As we can see this isn't isolated to one country, but is a worldwide issue. Lets have it sorted out guys!
1-Julio Cesar Chavez Jr Quits... again
We said we were going to get back to Julio Cesar Chavez Jr and here we are. Erm...Yeah Quitting once is pretty bad, but for Chavez Jr to do it a number of times now is beyond the point where even his most ardent of fans can suspend him. He quit with a relative small cut, he then bitched about Cazares headbutting him. Dude, find a new career, get out of the sport and...become a catwalk model or something. We'll admit we loved seeing Jr come through the ranks , and his bout with Sergio Martinez was fantastic, but recently he has become a joke and has dragged his father's name through the mud.
The Showtime PPV was...interesting. The in ring action was good, and the pacing for the first half of the show was perfect. It felt quick, sharp and moved on from bout to bout with no issues. It was enjoyable, exciting, and a nice mix of great action, and excitement. Then we hit the intermission and oh boy was that shit. We're sure Luke Thomas and Brian Campbell are lovely chaps, and the idea of an intermission was a good idea. But this just failed. The guys didn't seem to be fully coherent of the subject matter, they both seemed like they were being paid by the word, and it completely killed the pacing of the show. This was ill judged and if Showtime are going to do a similar type of PPV in the future they need to reconsider how they will split the different parts of the show.
3-Lack of research from Showtime!
Staying with our complaints about Showtime there was at least 3 occasions where they mentioned "John Riel Casimero's US debut", seemingly unaware he had fought in the US around 18 months ago, fighting for the interim version of the title he defended over the weekend. Whilst that bout wasn't shown on TV it did happen, and it was strange that Showtime were either not aware of it, or tried to act like it didn't happen. Very very odd that no one seemed to twig that they were repeating the same mistake. It didn't help that in there intermission the people doing the show seemed to suggest that Casimero was a slow starter, despite the fact 10 of his 20 stoppages prior to last night had been in the first 3 rounds. It was one of those cases where a quick look at his record would have done the broadcast the world of good.
Whilst it might seem like a little thing it it's also something that shouldn't have happened, and calls into question other things they say. Come on folks, do your research!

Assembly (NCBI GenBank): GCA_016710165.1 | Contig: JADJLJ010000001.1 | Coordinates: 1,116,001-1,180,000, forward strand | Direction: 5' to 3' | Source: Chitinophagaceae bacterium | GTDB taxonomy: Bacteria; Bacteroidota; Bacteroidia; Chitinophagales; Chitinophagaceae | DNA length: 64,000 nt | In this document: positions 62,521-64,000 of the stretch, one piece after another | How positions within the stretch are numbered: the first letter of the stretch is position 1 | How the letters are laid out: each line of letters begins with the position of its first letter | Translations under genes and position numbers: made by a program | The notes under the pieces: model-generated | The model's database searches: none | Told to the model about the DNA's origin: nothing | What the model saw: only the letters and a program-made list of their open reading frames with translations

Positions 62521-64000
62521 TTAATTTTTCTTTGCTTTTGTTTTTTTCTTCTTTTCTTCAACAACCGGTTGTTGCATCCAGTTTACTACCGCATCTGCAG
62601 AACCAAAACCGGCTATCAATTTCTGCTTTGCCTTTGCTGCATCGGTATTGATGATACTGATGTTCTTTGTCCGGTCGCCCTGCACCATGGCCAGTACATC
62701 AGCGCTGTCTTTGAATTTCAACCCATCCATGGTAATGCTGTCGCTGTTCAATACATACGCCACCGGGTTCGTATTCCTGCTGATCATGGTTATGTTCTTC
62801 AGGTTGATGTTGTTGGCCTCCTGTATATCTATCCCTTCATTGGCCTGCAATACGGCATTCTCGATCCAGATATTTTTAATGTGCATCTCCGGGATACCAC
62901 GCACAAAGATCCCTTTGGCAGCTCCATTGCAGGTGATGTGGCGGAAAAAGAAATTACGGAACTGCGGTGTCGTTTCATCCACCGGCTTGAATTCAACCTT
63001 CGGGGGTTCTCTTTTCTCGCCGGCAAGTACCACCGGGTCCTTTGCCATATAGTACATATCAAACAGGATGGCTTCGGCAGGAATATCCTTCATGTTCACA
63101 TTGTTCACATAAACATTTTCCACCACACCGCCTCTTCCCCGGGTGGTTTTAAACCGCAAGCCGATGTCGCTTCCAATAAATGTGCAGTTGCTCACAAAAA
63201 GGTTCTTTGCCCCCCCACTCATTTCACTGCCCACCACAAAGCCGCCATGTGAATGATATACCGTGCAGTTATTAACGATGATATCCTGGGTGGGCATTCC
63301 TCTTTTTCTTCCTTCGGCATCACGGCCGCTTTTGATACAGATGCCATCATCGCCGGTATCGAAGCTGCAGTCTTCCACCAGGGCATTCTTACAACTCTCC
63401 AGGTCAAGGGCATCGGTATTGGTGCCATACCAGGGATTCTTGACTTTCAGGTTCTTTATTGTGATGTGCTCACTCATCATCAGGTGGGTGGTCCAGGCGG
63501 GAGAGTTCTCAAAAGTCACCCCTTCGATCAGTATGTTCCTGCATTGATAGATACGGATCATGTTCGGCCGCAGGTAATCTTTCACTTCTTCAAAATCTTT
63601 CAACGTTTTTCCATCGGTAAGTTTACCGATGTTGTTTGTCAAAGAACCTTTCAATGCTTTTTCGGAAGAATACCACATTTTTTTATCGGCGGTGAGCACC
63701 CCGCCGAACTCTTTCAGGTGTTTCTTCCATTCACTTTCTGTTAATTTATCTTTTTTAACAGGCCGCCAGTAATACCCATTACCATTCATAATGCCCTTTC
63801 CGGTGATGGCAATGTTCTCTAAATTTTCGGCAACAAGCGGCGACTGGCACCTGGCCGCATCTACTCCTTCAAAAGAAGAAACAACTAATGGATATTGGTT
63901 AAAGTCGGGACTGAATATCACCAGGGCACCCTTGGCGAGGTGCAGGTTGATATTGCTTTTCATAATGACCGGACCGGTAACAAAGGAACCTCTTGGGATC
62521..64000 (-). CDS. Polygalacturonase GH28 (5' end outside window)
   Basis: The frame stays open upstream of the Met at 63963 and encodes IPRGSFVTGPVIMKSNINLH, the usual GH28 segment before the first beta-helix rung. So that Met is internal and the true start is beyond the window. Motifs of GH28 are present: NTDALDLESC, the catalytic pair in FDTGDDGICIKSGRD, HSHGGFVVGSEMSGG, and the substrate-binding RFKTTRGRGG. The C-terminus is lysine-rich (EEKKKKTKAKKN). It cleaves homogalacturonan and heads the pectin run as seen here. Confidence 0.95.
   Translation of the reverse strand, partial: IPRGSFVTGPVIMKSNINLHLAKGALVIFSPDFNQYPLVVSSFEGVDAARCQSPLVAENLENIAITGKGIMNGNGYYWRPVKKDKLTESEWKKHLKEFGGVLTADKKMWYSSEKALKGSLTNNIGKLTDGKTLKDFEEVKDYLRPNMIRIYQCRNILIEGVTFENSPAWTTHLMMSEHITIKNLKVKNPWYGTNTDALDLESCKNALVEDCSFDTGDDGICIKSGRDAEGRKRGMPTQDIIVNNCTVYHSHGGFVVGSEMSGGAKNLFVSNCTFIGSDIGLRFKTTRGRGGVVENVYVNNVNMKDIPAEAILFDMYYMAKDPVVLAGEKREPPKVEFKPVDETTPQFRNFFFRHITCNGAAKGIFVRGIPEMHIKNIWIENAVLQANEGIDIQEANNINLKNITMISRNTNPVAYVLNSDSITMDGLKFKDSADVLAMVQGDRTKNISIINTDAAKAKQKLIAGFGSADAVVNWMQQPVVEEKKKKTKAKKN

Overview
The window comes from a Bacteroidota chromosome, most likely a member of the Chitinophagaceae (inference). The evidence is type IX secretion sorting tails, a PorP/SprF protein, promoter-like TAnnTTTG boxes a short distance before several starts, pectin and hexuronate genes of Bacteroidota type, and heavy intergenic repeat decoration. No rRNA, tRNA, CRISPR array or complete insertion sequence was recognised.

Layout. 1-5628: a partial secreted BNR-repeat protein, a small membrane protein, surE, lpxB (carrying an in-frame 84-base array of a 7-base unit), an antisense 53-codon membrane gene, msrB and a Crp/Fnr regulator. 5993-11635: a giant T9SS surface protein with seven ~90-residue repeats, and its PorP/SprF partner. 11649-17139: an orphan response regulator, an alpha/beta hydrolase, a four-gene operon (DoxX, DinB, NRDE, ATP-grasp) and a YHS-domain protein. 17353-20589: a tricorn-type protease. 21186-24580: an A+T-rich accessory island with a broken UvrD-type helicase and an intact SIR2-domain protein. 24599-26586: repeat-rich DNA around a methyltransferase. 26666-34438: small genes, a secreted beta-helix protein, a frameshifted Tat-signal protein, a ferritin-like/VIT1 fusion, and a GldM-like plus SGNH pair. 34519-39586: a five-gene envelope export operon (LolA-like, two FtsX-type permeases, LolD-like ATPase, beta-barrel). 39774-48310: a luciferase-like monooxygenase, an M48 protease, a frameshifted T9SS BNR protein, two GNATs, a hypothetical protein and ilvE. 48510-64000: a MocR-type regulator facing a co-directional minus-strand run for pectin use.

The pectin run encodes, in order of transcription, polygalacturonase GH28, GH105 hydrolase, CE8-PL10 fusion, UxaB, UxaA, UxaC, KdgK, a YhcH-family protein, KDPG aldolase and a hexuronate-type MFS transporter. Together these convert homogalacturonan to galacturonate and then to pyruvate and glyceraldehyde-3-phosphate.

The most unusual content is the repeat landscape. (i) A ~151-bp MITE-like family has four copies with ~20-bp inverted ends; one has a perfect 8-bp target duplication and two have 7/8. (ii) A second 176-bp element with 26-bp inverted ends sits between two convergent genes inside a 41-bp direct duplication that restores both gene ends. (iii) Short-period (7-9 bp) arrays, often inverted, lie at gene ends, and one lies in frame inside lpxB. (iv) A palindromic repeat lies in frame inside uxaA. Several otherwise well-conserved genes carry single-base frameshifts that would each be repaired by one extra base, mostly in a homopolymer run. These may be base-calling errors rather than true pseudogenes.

4-Vazquez Vs Figueroa..What was everyone doing?
Okay now we're just picking on the Showtime PPV. For 3 or 4 rounds the WBA Super Bantamweight bout between Brandon Figueroa and Damien Vazquez was an enthralling all action war. Absolutely brilliant from both. But then Figueroa began to turn the screw and from round 7 the bout was becoming painful to watch. Quite why the referee, the ringside doctor and Vazquez's own team let him go out for rounds 8, 9 or 10. Everyone had a duty of care to Vazquez who couldn't see the left hands that Figueroa was throwing, had a swollen face, lacked fight changing power and was being beaten up. There is a duty of care that those in the position to stop fights have and watching this one it seemed like they all neglected that duty of care. Sadly the 23 year old Vazquez too almost 3 rounds of unnecessary punishment, and it felt like we were going to see a young fighter beaten into retirement.
The corner, the referee and the ringside doctor should be dragged in front of the commission and forced to explain why they allowed this beating to continue as long as it did. This was ugly by the end and didn't do anyone any favours.
It's fair to say that September, for the most part, was a disappointing month, with some notable gaps between noteworthy bouts. Sure the month finished with a bang, but there were certainly a few weeks where little happened and we were sat twiddling out thumbs waiting for the next notable fight. In October however that won't be happening, with great after great show, and notable name after notable name. Potentially the longest gap we'll see between notable fights will be 7 days. With that in mind we've had to break October into 3 parts for this series.
Korakuen Hall, Japan (G+ - Tape Delay)
Kenichi Ogawa (24-1-1-1, 18) Vs Kazuhiro Nishitani (21-4-1, 12)
The main event of the first notable show of the month will see former Japanese national champions facing off in a very interesting match up. In one corner will be former Japanese Featherweight champion Kenichi Ogawa, best known for his bout with Tevin Farmer, whilst the other corner will play host to Kazuhiro Nishitani, a former Japanese Lightweight champion. Coming into this both of these fighters have got world rankings, and both will know a loss will end their dreams of getting a big fight. On paper this could end up being a very, very good bout, with the styles of the two men expected to gel well. A great way to kick off the month.
Hayate Kaji (14-0, 9) Vs Hiroki Yajima (9-8-3, 4)